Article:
Jesus did not die of a broken heart, as some Protestants believe. He bled to death from dozens of wounds from the scourging and from the spikes driven through his limbs. A gaping spear wound in His side produced a flow of blood and water. He truly poured out his blood like water to cover our sins (Psalm 22:14; Ephesians 1:7; I John 1:7).
Jesus gasped, "It is finished" (John 19:30), and finally to the Father, who gave Him to us because He loved us so much, our Savior prayed, "Into your hands I commend My spirit" (Luke 23:46). So Jesus died with a quiet confidence that He had finished the work His Father had sent Him to do.
Why Did Jesus Have to Die by Crucifixion?
Our English word pearl is derived from Sanskrit, meaning "pure." The biblical concept of holiness carries the idea of purity with it.
The pearl is an interesting study. Unlike other gems, pearls are produced by a living organism, an oyster, as the result of an injury. It usually begins forming around a grain of sand or an egg of some parasite that invaded the oyster. The oyster protects itself by layering the irritant with nacre—mother-of-pearl—until, out of pain and suffering, it forms an object of great beauty. The offending particle actually becomes a gem of great worth!
So it is with us spiritually. We are an irritant, a botch, a scab on God's creation because of our nature and our sins. But because He loves us, we are covered by the blood of Jesus Christ, and gradually we can become a thing of beauty, clothed with the righteousness of Him who bought us.
We can make a number of other comparisons between pearls and other objects used as teaching vehicles in the Bible, such as the mustard seed. Both begin as something quite small but achieve different results. The mustard seed grows into the largest of herbs, but the pearl remains small. What is the lesson? Size does not determine value.
We can make a second comparison with ourselves. The pearl is first embedded in a mass of live but corruptible flesh, then separated and cleansed from its surroundings so that it can appear in its purity and beauty. So it is with the church. It is surrounded by, deeply embedded in, this corruptible world, and must be separated from the world before it can make a proper witness. As long as the pearl (church) remains in the oyster (world), it is of no value.
The production of the pearl is a gradual, even tedious, process. Slowly, the oyster adds layer after thin layer of nacre until the pearl is transformed. So it is with the church. For nineteen-and-a-half centuries, it has been in the making. If we add all who will be in the first resurrection from the time before Christ, then God has been working and adding to its lustrous value for almost six thousand years! All of this has occurred, and the world has hardly noticed, if at all, that this awesome process was progressing right under its nose.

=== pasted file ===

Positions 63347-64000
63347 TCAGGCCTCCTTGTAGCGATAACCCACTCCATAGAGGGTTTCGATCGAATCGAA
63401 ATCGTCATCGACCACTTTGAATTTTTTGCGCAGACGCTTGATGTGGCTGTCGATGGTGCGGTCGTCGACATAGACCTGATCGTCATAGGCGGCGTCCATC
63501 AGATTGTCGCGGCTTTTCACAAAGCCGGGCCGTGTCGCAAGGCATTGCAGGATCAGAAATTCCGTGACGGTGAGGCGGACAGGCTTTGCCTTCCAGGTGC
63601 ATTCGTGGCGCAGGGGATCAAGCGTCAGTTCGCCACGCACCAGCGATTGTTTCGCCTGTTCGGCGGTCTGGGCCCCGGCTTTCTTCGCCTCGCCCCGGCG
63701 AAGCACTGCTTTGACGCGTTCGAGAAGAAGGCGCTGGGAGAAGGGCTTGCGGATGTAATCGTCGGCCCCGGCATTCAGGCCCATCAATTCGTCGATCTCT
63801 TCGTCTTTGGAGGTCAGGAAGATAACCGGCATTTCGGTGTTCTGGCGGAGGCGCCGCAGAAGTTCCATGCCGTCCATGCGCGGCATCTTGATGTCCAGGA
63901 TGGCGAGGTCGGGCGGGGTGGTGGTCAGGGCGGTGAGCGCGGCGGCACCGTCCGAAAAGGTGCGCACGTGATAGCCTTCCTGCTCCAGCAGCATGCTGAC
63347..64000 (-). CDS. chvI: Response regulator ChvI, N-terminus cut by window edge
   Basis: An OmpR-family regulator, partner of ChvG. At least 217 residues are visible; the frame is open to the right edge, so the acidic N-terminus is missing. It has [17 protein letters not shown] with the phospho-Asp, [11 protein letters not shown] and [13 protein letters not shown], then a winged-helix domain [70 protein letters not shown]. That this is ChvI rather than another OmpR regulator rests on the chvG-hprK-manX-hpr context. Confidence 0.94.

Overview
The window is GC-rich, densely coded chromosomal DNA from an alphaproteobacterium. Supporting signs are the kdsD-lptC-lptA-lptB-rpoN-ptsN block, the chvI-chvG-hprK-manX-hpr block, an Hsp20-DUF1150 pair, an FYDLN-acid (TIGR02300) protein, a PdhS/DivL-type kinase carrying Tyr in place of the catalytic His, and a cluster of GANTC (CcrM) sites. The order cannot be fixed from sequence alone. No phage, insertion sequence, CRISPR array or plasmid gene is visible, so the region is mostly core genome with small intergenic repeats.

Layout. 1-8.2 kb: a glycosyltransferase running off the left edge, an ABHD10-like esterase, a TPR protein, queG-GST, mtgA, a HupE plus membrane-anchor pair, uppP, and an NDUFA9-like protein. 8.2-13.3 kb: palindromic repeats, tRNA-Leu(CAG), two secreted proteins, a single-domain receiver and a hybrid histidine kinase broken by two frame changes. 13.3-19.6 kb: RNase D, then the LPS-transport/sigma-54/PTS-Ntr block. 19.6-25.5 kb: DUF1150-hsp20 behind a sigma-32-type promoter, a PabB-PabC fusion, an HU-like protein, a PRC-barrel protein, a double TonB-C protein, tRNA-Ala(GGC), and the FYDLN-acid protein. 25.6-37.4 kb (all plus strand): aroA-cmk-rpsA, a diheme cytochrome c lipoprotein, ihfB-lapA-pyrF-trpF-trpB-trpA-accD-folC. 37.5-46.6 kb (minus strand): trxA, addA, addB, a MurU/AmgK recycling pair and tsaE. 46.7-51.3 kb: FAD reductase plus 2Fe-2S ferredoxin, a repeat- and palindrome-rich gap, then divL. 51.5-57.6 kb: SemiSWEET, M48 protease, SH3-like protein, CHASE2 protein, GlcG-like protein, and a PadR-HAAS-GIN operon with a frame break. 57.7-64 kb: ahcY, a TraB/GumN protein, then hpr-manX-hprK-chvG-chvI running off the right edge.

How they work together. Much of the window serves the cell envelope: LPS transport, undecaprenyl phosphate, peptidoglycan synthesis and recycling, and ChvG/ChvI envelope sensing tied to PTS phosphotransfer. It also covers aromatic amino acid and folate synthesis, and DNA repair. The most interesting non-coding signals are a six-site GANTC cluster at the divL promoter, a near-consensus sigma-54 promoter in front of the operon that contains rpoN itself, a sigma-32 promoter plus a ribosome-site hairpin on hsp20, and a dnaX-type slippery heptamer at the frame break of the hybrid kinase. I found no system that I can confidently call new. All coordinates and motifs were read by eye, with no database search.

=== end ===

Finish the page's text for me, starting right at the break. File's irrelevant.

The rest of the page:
In essence, the formation of the pearl is happening in secret. Colossians 3:3 says that our "life is hidden with Christ in God." Jesus tells His disciples: "If you were of the world, the world would love its own. Yet because you are not of the world, but I chose you out of the world, therefore the world hates you" (John 15:19). The world does not know where God's truth is transforming people into beings of glorious beauty. They are now just as we were before God revealed Himself to us. They are blind to the beauty of holiness. In fact, they are not merely blind, but as this verse shows, hostile to it.
Drawing the comparisons further, we know the oyster is at home in the depths of the ocean, a scavenger living off the garbage that sinks to the bottom of the sea. Revelation 13:1 shows the beast rising out of a sea: "Then I stood on the sand of the sea. And I saw a beast rising up out of the sea, having seven heads and ten horns, and on his horns ten crowns, and on his heads a blasphemous name."
The Bible often uses a sea to represent multitudes of people, sometimes multitudes of enemies. Revelation 17:15 says, "And he said to me, 'The waters which you saw, where the harlot sits, are peoples, multitudes, nations, and tongues.'" Isaiah 59:19 reads, "the enemy comes in like a flood." God must take the pearl, the church, from among the ungodly just as the oyster must be lifted from the muck and mire of the sea bottom.
Psalm 18:4-6, 15-16 expresses this analogy beautifully:
The pangs of death encompassed me, and the floods of ungodliness made me afraid. The sorrows of Sheol surrounded me; the snares of death confronted me. In my distress I called upon the LORD, and cried out to my God; He heard my voice from His temple, and my cry came before Him, even to His ears. . . . Then the channels of waters were seen, and the foundations of the world were uncovered at Your rebuke, O LORD, at the blast of the breath of Your nostrils. He sent from above, He took me; He drew me out of many waters.